Featured Videos

    Your JavaScript is turned off or you have an old version of Adobe's Flash Player. Get the latest Flash player.
    Clinton Leads Trump, But Many Voters Don't Like Eitheri
    X
    Jim Malone
    June 29, 2016 6:16 PM
    In the U.S. presidential race, most recent polls show Democrat Hillary Clinton with a steady lead over Republican Donald Trump as both presumptive party nominees prepare for their party conventions next month. Trump’s disapproval ratings have risen in some recent surveys, but Clinton also suffers from high negative ratings, suggesting both candidates have a lot of work to do to improve their images before the November election. VOA National correspondent Jim Malone has more from Washington.
    Video

    Video Clinton Leads Trump, But Many Voters Don't Like Either

    In the U.S. presidential race, most recent polls show Democrat Hillary Clinton with a steady lead over Republican Donald Trump as both presumptive party nominees prepare for their party conventions next month. Trump’s disapproval ratings have risen in some recent surveys, but Clinton also suffers from high negative ratings, suggesting both candidates have a lot of work to do to improve their images before the November election. VOA National correspondent Jim Malone has more from Washington.
    Video

    Video Slow Rebuilding Amid Boko Haram Destruction in Nigeria’s Northeast

    Military operations have chased Boko Haram out of towns and cities in Nigeria’s northeast since early last year. But it is only recently that people have begun returning to their homes in Adamawa state, near the border with Cameroon, to try to rebuild their lives. For VOA, Chris Stein traveled to the area and has this report.
    Video

    Video New US Ambassador to Somalia Faces Heavy Challenges

    The new U.S. envoy to Somalia, who was sworn into office Monday, will be the first American ambassador to that nation in 25 years. He will take up his post as Somalia faces a number of crucial issues, including insecurity, an upcoming election, and the potential closure of the Dadaab refugee camp in Kenya. VOA’s Jill Craig asked Somalis living in Kenya’s capital city Nairobi how they feel about the U.S. finally installing a new ambassador.
    Video

    Video At National Zoo, Captivating Animal Sculptures Illustrate Tragedy of Ocean Pollution

    The National Zoo in Washington, D.C., is home to about 1,800 animals, representing 300 species. But throughout the summer, visitors can also see other kinds of creatures there. They are larger-than-life animal sculptures that speak volumes about a global issue — the massive plastic pollution in our oceans. VOA's June Soh takes us to the zoo's special exhibit, called Washed Ashore: Art to Save the Sea.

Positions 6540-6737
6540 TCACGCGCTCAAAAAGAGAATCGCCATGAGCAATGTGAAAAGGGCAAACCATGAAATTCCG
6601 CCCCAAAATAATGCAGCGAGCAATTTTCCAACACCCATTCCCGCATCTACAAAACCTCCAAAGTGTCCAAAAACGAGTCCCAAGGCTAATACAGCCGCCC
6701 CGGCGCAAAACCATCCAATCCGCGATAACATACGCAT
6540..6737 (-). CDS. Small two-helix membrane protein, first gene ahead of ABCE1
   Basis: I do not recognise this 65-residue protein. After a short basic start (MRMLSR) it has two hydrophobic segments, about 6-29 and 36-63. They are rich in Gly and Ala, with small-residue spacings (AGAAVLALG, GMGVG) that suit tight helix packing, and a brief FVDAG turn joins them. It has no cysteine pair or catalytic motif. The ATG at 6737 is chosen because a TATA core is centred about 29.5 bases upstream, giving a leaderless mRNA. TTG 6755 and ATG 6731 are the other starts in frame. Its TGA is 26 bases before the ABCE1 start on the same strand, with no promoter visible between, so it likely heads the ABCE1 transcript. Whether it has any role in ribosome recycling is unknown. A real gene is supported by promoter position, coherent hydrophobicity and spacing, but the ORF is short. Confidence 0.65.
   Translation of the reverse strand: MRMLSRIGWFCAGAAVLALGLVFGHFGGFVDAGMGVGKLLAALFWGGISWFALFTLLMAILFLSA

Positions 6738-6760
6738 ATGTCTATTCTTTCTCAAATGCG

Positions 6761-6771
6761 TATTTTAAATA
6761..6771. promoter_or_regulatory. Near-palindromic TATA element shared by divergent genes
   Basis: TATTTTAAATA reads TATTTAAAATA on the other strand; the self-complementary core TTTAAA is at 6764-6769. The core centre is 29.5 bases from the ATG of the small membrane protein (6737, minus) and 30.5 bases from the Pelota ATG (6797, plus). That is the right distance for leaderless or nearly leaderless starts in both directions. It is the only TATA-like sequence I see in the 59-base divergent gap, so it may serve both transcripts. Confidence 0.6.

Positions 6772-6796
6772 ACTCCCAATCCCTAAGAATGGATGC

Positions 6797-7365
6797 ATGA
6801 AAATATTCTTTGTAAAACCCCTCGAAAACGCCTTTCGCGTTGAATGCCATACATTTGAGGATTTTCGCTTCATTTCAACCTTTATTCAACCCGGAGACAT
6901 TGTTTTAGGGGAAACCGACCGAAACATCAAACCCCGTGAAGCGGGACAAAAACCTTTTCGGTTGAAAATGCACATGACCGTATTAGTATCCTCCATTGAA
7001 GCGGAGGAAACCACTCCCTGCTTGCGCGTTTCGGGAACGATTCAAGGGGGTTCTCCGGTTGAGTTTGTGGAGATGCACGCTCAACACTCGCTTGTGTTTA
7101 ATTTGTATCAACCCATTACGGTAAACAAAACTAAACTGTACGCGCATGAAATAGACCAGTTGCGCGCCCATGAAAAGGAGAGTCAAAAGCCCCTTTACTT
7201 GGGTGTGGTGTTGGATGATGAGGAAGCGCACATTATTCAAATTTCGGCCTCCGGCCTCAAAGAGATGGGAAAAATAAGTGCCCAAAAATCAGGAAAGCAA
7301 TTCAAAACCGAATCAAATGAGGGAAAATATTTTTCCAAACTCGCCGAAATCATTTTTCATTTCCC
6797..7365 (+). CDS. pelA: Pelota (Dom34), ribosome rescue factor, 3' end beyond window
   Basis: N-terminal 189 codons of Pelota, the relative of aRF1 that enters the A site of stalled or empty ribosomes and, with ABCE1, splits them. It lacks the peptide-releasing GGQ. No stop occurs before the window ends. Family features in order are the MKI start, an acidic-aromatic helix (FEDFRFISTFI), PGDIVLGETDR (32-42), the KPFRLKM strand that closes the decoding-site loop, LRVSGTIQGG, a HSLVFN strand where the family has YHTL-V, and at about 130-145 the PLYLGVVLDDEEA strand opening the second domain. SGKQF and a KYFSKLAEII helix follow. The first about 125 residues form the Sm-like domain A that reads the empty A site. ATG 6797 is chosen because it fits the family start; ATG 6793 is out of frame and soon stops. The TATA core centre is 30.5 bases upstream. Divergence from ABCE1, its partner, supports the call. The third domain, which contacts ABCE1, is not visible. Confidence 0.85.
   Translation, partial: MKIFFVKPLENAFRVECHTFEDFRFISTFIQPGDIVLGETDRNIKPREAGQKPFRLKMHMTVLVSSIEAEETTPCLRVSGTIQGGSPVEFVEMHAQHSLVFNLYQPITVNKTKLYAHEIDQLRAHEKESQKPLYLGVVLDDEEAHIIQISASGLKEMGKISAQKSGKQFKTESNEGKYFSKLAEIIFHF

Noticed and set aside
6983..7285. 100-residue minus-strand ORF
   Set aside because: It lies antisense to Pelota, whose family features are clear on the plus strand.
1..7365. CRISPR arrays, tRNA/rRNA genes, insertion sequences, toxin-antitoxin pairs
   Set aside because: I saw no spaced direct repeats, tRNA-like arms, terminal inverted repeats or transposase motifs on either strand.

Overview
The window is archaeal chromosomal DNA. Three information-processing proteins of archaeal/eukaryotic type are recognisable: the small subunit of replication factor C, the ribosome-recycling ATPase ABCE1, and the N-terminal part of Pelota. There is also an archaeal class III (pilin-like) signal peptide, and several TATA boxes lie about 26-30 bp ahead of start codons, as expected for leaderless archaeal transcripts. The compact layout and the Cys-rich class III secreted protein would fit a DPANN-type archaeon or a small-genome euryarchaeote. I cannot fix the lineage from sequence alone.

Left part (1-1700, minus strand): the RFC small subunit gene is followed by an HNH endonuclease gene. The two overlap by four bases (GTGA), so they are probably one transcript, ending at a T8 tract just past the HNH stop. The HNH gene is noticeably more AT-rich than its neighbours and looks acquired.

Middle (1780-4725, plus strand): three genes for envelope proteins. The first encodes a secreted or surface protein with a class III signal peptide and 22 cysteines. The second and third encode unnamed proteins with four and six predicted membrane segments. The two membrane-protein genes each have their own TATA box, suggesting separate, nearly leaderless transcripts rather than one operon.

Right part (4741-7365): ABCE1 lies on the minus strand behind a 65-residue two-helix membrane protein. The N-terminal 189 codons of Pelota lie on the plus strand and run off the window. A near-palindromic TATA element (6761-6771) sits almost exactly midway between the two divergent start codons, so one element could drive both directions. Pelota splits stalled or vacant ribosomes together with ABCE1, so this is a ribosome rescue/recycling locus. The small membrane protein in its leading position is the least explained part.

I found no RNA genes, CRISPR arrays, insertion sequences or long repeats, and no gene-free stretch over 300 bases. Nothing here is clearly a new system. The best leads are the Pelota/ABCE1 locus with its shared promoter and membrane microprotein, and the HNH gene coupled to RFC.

Video

    Video Baghdad Bikers Defy War with a Roar

    Baghdad is a city of contradictions. War is a constant. Explosions and kidnappings are part of daily life. But the Iraqi capital remains a thriving city, even if a little beat up. VOA's Sharon Behn reports on how some in Baghdad are defying the stereotype of a nation at war by pursuing a lifestyle known for its iconic symbols of rebellion: motorbikes, leather jackets and roaring engines.
    Video

    Video Melting Pot of Immigrants Working to Restore US Capitol Dome

    The American Iron Works company is one of the firms working to renovate the iconic U.S. Capitol Dome. The company employs immigrants of many different cultural and national backgrounds. VOA’s Arman Tarjimanyan has more.
    Video

    Video Testing Bamboo as Building Material

    For thousands of years various species of bamboo - one of the world's most versatile plants - have been used for diverse purposes ranging from food and medicine to textiles and construction. But its use on a large scale is hampered because it's not manufactured to specific standards but grown in the ground. A University of Pittsburgh professor is on track to changing that. VOA’s George Putic reports.
    Video

    Video Orphanage in Iraqi City Houses Kids Who Lost their Parents to Attacks by IS

    An orphanage in Iraqi Kurdistan has become home to scores of Yazidi children who lost their parents after Islamic State militants took over Sinjar in Iraq’s Nineveh Province in 2014. Iraqi Kurdish forces backed by the U.S. airstrikes have since recaptured Sinjar but the need for the care provided by the orphanage continues. VOA’s Kawa Omar filed this report narrated by Rob Raffaele.
    Video

    Video Re-Opening Old Wounds in a Bullet-Riddled Cultural Landmark

    A cultural landmark before Lebanon’s civil war transformed it into a nest of snipers, Beirut’s ‘Yellow House’ is once again set to play a crucial role in the city.  Built in a neo-Ottoman style in the 1920s, in September it is set to be re-opened as a ‘memory museum’ - its bullet-riddled walls and bunkered positions overlooking the city’s notorious ‘Green Line’ maintained for posterity. John Owens reports from Beirut.
    Video

    Video Brexit Resounds in US Presidential Contest

    Britain’s decision to leave the European Union is resounding in America’s presidential race. As VOA’s Michael Bowman reports, Republican presumptive nominee Donald Trump sees Britain’s move as an affirmation of his campaign’s core messages, while Democrat Hillary Clinton sees the episode as further evidence that Trump is unfit to be president.
    Video

    Video NASA Juno Spacecraft, Nearing Jupiter, to Shed Light on Gas Giant

    After a five-year journey, the spacecraft Juno is nearing its destination, the giant planet Jupiter, where it will enter orbit and start sending data back July 4th. As Mike O'Sullivan reports from Pasadena, California, the craft will pierce the veil of Jupiter's dense cloud cover to reveal its mysteries.
    Video

    Video Orlando Shooting Changes Debate on Gun Control

    It’s been nearly two weeks since the largest mass shooting ever in the United States. Despite public calls for tighter gun control laws, Congress is at an impasse. Democratic lawmakers resorted to a 1960s civil rights tactic to portray their frustration. VOA’s Carolyn Presutti explains how the Orlando, Florida shooting is changing the debate.

    Special Report

    Adrift The Invisible African Diaspora